Importance of Imperfection | May 2002

FMBR Editorial: May, 2002

Importance of Imperfection

Dean Brown

God must like imperfection! He/she creates so much imperfection in this physical world. Not in all of Nature are any two things alike. If there is a perfect pine tree, dragon fly, amoeba, person -- then at most it would be one among hoards of others. And then what criterion do we have to recognize the perfect one?

We can readily imagine a perfect circle. We can prove once and for all that there are 180 degrees in the three angles of a triangle. We can always be sure that pi is the ratio of the circumference and the diameter of any circle. The theorem of Pythagoras always holds -- perfectly. But things in Nature are never "just right," never "perfectly square." It is meaningless to think about a perfect cat -- we don't have any way of defining or recognizing one. Can society be improved? -- or are the many ideals for society around the world merely arbitrary and context dependent?

A partial answer to that question has evolved through the millennia in our conception of ethics. This is most clearly stated in the Universal Declaration of Human Rights of the United Nations signed in 1945, and several similar documents ratified since then. But that is a continuing process. We can improve it, but we can never get it right. Nature (and Human Nature) being what it is, we will never get it right. We will never be satisfied! Imperfection is eternally with us. Ancient societies have honored the importance of imperfection. For example, the sacred rugs of Persia are always made with a deliberate imperfection in recognition of the inherent imperfection that God has created into Nature.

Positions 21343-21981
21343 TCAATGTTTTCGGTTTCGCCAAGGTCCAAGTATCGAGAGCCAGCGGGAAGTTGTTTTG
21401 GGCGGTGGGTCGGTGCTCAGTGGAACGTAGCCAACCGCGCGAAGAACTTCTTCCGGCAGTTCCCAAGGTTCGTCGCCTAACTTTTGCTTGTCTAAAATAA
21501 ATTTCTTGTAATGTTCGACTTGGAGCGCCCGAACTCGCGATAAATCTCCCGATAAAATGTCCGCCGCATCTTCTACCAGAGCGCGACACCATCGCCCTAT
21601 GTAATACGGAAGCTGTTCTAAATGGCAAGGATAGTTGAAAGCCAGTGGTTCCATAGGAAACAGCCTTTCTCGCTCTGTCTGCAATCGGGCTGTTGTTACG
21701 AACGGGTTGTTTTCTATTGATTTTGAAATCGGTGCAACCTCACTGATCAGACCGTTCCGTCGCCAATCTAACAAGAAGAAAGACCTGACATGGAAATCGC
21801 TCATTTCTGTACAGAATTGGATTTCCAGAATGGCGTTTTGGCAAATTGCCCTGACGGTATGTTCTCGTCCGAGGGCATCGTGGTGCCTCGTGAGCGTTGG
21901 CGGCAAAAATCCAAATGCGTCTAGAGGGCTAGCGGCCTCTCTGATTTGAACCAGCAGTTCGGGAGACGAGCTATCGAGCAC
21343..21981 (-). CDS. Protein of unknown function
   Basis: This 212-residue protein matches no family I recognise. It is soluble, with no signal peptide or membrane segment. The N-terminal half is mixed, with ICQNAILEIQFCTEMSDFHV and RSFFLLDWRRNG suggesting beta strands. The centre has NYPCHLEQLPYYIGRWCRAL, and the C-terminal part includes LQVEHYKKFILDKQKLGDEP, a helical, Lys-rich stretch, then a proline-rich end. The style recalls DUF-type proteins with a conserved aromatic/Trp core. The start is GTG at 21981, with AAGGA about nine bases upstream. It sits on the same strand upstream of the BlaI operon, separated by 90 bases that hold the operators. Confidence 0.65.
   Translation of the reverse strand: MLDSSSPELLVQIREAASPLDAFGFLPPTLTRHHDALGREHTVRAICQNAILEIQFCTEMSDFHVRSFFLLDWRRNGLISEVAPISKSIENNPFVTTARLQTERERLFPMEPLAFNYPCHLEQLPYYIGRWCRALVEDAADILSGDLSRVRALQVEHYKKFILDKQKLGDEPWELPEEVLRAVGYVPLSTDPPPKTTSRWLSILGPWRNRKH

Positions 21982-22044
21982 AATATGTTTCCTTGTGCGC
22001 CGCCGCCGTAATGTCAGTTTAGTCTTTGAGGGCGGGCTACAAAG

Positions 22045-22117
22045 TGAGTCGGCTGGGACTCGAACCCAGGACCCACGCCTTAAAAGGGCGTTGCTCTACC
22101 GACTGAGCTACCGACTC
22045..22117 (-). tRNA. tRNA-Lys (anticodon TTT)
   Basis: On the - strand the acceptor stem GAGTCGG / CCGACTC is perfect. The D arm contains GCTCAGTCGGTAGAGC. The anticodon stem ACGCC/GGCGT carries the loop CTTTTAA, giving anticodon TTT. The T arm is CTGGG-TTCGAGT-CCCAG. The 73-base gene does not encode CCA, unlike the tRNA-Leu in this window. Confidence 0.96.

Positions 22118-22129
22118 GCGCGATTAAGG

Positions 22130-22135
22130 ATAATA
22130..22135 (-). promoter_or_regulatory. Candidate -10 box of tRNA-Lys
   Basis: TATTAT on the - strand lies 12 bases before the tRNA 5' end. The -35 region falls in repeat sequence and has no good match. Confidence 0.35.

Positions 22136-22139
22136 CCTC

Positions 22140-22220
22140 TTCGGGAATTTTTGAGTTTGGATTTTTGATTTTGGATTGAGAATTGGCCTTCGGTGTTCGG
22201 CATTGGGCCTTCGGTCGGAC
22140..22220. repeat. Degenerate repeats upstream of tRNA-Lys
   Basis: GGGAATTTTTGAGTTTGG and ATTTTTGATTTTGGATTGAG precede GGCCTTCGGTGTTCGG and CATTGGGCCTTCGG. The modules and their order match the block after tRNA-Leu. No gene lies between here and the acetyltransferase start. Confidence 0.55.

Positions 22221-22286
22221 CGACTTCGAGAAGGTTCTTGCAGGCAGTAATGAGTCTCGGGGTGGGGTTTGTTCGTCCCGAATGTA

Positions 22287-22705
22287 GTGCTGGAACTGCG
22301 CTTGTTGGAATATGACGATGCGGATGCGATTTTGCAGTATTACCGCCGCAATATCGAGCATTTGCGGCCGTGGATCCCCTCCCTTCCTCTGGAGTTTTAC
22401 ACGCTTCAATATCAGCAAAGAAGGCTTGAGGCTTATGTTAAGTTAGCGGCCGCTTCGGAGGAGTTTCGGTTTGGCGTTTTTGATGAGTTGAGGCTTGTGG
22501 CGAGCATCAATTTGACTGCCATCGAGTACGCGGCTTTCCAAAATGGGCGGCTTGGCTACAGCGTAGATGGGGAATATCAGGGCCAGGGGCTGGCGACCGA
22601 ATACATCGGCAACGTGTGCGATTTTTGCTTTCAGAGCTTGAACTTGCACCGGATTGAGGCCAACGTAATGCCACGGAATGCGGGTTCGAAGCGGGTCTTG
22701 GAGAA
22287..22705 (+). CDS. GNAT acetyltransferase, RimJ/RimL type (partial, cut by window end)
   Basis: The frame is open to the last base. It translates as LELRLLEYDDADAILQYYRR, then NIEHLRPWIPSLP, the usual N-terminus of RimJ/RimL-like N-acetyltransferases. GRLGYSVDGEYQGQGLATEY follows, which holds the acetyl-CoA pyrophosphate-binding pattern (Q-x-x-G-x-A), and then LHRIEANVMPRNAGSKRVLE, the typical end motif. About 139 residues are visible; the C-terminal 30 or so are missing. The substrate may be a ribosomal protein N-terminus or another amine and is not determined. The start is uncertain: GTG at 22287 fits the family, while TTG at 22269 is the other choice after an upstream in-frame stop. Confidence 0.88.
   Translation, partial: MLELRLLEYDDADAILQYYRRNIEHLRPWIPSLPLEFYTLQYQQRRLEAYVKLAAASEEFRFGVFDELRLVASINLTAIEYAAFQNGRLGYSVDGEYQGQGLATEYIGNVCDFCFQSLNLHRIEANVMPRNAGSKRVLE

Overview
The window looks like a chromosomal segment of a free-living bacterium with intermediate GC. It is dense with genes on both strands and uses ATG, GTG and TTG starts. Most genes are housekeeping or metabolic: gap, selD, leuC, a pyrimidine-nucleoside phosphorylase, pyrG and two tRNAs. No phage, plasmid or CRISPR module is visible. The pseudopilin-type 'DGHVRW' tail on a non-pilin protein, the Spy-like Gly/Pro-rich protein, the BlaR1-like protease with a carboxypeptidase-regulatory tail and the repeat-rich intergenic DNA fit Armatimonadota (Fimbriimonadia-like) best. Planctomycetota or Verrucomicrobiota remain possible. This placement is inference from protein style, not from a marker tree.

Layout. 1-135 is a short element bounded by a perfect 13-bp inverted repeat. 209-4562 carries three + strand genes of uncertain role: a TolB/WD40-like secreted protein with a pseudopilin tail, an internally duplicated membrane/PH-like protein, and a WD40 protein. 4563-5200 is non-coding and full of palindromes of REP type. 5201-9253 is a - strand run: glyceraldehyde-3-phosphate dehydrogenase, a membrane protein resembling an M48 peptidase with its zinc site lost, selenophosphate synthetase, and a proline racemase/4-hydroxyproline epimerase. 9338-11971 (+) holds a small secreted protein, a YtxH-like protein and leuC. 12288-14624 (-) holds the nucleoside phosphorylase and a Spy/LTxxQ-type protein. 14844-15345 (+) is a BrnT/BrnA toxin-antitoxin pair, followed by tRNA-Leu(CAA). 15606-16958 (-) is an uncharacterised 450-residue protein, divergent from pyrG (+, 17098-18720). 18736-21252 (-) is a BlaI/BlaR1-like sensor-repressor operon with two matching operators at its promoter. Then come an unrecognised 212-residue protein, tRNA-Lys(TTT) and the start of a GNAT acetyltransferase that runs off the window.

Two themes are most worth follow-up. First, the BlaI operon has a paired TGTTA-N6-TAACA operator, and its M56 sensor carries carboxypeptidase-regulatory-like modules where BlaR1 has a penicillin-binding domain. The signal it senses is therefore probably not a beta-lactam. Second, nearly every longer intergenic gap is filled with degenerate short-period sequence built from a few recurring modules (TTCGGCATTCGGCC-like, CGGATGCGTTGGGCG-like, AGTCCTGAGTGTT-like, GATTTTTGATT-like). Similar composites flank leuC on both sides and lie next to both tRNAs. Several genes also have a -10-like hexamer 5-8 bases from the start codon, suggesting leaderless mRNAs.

Why is healing of imperfections so important in the wisdom traditions? Why is there sickness and infirmity in this world? Why is the Foundation for Mind-Being Research concerned with the body? What is the relation between health and metaphysics? Why do we have aches and pains and hurts? Do we get sick through the grace of God? The answer to the questions lies in a seldom recognized truth: the process of healing, overcoming imperfection, is the process of evolution and growth. That is the blessing. This struggle to overcome the imperfect reflects the underlying force from which evolution has emerged. This eternal quest for improvement literally creates the dynamic of the cosmos. As Rumi, the great Sufi mystic, puts it: "Therefore O needful Man, intensify your need." Everything that we have of true value, we have gained through chaos, adversity, challenge and effort. The power of forgiveness is based upon the fact that imperfection represents a cosmic law of God. Therefore, we need to accept AND LOVE the inherent imperfection in everything and everybody.

Dr. Dean Brown, May 2002